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01. Jonah Flees the Presence of The Lord

Jon 1:1  Now the word of the LORD came to Jonah the son of Amittai, saying, 
Jon 1:2  “Arise, go to Nineveh, that great city, and call out against it, for their evil has come up before me.” 
Jon 1:3  But Jonah rose to flee to Tarshish from the presence of the LORD. He went down to Joppa and found a ship going to Tarshish. So he paid the fare and went down into it, to go with them to Tarshish, away from the presence of the LORD. 
Jon 1:4  But the LORD hurled a great wind upon the sea, and there was a mighty tempest on the sea, so that the ship threatened to break up. 
Jon 1:5  Then the mariners were afraid, and each cried out to his god. And they hurled the cargo that was in the ship into the sea to lighten it for them. But Jonah had gone down into the inner part of the ship and had lain down and was fast asleep. 
Jon 1:6  So the captain came and said to him, “What do you mean, you sleeper? Arise, call out to your god! Perhaps the god will give a thought to us, that we may not perish.” 

Jonah Is Thrown into the Sea

Jon 1:7  And they said to one another, “Come, let us cast lots, that we may know on whose account this evil has come upon us.” So they cast lots, and the lot fell on Jonah. 
Jon 1:8  Then they said to him, “Tell us on whose account this evil has come upon us. What is your occupation? And where do you come from? What is your country? And of what people are you?” 
Jon 1:9  And he said to them, “I am a Hebrew, and I fear the LORD, the God of heaven, who made the sea and the dry land.” 
Jon 1:10  Then the men were exceedingly afraid and said to him, “What is this that you have done!” For the men knew that he was fleeing from the presence of the LORD, because he had told them. 
Jon 1:11  Then they said to him, “What shall we do to you, that the sea may quiet down for us?” For the sea grew more and more tempestuous. 
Jon 1:12  He said to them, “Pick me up and hurl me into the sea; then the sea will quiet down for you, for I know it is because of me that this great tempest has come upon you.” 
Jon 1:13  Nevertheless, the men rowed hard to get back to dry land, but they could not, for the sea grew more and more tempestuous against them. 
Jon 1:14  Therefore they called out to the LORD, “O LORD, let us not perish for this man's life, and lay not on us innocent blood, for you, O LORD, have done as it pleased you.”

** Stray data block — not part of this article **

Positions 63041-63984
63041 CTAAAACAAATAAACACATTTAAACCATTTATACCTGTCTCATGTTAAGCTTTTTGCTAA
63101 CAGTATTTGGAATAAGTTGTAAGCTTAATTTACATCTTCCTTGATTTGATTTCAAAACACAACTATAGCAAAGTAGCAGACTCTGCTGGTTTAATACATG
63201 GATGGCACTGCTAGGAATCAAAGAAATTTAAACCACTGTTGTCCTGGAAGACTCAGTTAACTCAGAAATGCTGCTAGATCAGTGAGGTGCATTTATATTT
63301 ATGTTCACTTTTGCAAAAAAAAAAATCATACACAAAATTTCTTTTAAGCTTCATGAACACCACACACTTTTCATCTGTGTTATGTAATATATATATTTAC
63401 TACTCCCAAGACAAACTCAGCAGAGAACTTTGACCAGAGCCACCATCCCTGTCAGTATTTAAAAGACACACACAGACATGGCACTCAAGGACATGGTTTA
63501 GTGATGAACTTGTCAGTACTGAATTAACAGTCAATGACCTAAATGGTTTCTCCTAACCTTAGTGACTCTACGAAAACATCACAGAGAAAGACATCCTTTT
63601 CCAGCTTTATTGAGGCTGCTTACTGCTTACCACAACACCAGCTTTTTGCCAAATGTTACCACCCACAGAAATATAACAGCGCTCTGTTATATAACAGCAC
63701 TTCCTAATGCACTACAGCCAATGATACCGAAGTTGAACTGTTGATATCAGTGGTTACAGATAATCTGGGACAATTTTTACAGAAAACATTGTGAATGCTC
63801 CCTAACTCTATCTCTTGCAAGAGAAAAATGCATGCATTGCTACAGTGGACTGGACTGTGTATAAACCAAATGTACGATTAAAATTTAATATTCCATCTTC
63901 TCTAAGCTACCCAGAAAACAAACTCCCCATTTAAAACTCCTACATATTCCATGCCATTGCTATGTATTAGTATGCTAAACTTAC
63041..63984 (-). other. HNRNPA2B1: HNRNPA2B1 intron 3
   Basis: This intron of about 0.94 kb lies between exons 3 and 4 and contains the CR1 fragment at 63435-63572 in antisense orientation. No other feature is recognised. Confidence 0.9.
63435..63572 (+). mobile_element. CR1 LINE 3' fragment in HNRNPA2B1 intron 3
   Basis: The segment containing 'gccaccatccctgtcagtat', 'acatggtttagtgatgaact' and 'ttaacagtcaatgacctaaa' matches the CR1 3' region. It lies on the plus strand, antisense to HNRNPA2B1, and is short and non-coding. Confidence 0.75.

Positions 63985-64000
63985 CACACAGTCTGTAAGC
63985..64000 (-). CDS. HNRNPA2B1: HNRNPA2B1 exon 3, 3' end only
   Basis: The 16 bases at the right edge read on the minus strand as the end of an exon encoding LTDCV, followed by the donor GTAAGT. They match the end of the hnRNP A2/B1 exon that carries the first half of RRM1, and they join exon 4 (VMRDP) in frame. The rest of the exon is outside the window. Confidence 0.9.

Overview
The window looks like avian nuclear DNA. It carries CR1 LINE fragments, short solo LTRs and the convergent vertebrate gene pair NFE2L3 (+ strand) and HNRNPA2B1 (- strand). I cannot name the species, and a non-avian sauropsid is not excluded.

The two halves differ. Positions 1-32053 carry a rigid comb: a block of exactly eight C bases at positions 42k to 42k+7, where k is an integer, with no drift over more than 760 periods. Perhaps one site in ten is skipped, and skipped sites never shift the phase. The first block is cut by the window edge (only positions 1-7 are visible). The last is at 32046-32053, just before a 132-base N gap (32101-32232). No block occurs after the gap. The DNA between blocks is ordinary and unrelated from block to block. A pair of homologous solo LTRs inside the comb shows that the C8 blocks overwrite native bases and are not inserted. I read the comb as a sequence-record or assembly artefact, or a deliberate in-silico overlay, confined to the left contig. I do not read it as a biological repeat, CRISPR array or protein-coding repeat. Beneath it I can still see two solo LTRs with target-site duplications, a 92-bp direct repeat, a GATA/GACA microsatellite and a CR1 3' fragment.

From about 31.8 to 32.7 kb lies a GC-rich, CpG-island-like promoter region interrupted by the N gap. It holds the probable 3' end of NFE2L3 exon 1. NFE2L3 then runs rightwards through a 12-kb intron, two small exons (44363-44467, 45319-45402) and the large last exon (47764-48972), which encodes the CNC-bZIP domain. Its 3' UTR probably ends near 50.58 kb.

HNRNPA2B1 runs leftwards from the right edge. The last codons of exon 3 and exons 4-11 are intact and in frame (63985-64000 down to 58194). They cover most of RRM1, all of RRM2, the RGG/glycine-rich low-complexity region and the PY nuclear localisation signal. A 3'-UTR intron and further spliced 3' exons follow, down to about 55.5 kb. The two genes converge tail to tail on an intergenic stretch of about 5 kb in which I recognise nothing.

Jon 1:15  So they picked up Jonah and hurled him into the sea, and the sea ceased from its raging. 
Jon 1:16  Then the men feared the LORD exceedingly, and they offered a sacrifice to the LORD and made vows. 

A Great Fish Swallows Jonah

Jon 1:17  And the LORD appointed a great fish to swallow up Jonah. And Jonah was in the belly of the fish three days and three nights. 

Jonah

The character of Jonah is drawn from the historical prophet of the same name mentioned in 2 Kings 14:25.

Jeroboam the son of Joash, king of Israel…

2Ki 14:25  He restored the border of Israel from Lebo-hamath as far as the Sea of the Arabah, according to the word of the LORD, the God of Israel, which he spoke by his servant Jonah the son of Amittai, the prophet, who was from Gath-hepher. 

It is clear that there was a hero of Ninevah – who has given birth to other legendary figures, such as Gilgamesh and the Greek hero Jason .  Although the prophet Jonah lived in the eighth century BCE, the Book of Jonah was written centuries later during the time of the First Persian Empire, an empire based in Western Asia founded by Cyrus the Great in BC. 550–330

Jonah 1:2  “Arise, go to Nineveh, that great city, and call out against it, for their evil has come up before me.” …
Jon 1:3  But Jonah rose to flee to Tarshish

The contrast between Nineveh and Tarshish was vast. Nineveh was located east of the Tigris River in modern-day Iraq. It was more than 800km east of Jonah’s hometown. Tarshish, in contrast, was west of Gath-hepher. In fact, Tarshish was in the opposite direction of Nineveh. Jonah was trying to put as much distance as he could between himself and the Assyrians. Whatever happened to Nineveh, Jonah would not be there to see it.

Jonah’s reason for running was that, quite simply, he did not like the Assyrians. Assyria was an idolatrous, proud, and ruthless nation bent on world conquest and had long been a threat to Israel. When God sent Jonah as a missionary to the capital, Nineveh, he was being asked to preach to the enemy. As far as Jonah was concerned they could all be punished by God. Jonah wanted Nineveh to be destroyed. He felt they deserved God’s judgment. Jonah didn’t want to see God’s mercy extended to his enemies.

Jonah 1:9  And he said to them, “I am a Hebrew, and I fear the LORD, the God of heaven, who made the sea and the dry land.” 

This is the God who controls the elements - Gen 1:9  And God said, “Let the waters under the heavens be gathered together into one place, and let the dry land appear.” And it was so. Gen 1:10  God called the dry land Earth, and the waters that were gathered together he called Seas.

A long-established expression among sailors uses the term, "a Jonah", to mean a sailor or a passenger whose presence on board brings bad luck and endangers the ship

Jonah 1:17  And the LORD appointed a great fish to swallow up Jonah. And Jonah was in the belly of the fish three days and three nights. 

Though it is often called a whale today, the Hebrew, as throughout scripture, refers to no species in particular, simply saying "great fish" or "big fish" – perhaps the word “sea monster” might be more appropriate today.

“To comfort the afflicted and afflict the comfortable” Finley Peter Dunne (1867–1936)